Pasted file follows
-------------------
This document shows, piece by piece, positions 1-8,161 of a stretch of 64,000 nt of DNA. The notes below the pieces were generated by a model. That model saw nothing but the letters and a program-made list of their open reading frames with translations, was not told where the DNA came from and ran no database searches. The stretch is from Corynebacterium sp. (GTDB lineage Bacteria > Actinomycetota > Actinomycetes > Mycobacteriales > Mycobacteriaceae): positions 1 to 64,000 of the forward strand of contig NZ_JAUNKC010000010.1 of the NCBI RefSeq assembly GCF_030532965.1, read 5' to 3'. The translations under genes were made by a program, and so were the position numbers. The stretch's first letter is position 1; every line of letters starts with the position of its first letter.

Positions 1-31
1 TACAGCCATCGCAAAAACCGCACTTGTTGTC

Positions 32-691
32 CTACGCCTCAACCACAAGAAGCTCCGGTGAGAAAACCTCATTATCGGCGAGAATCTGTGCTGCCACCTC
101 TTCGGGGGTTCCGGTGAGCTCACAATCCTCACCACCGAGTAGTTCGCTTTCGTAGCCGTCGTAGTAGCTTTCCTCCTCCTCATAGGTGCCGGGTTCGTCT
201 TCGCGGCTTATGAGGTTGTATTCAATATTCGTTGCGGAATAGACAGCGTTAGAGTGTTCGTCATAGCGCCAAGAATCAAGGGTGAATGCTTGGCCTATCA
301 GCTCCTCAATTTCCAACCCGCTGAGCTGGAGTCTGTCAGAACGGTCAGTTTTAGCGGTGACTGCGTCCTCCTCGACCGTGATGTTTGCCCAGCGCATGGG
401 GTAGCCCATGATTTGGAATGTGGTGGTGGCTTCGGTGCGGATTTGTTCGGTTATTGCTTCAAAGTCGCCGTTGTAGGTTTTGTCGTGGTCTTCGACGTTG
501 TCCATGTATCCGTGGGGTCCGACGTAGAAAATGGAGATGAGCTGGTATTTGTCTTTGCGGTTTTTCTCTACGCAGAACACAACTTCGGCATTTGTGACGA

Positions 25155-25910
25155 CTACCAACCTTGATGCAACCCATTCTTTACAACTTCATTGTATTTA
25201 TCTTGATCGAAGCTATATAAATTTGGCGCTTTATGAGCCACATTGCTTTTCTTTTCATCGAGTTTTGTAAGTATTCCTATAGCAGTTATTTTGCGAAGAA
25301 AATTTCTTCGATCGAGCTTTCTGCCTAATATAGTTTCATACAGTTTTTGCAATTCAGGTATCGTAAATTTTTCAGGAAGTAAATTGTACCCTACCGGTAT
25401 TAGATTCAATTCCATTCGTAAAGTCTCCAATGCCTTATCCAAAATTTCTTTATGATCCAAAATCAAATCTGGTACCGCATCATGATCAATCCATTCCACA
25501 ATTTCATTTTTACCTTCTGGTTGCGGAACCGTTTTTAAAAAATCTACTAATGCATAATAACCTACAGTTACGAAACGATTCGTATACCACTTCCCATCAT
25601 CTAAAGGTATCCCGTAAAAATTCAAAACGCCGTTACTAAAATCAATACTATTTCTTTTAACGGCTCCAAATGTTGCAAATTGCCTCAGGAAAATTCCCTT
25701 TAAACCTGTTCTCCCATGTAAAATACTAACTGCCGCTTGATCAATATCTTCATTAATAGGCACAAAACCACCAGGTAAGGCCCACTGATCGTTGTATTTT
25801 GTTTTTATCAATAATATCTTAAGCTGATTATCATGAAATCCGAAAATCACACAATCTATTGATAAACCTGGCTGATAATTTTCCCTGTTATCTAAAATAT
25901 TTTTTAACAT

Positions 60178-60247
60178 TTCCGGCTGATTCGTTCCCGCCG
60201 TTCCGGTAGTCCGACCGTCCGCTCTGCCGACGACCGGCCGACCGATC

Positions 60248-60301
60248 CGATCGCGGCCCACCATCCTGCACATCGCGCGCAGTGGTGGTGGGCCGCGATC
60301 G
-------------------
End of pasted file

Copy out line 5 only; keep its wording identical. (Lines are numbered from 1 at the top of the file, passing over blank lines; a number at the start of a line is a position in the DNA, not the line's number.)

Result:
32 CTACGCCTCAACCACAAGAAGCTCCGGTGAGAAAACCTCATTATCGGCGAGAATCTGTGCTGCCACCTC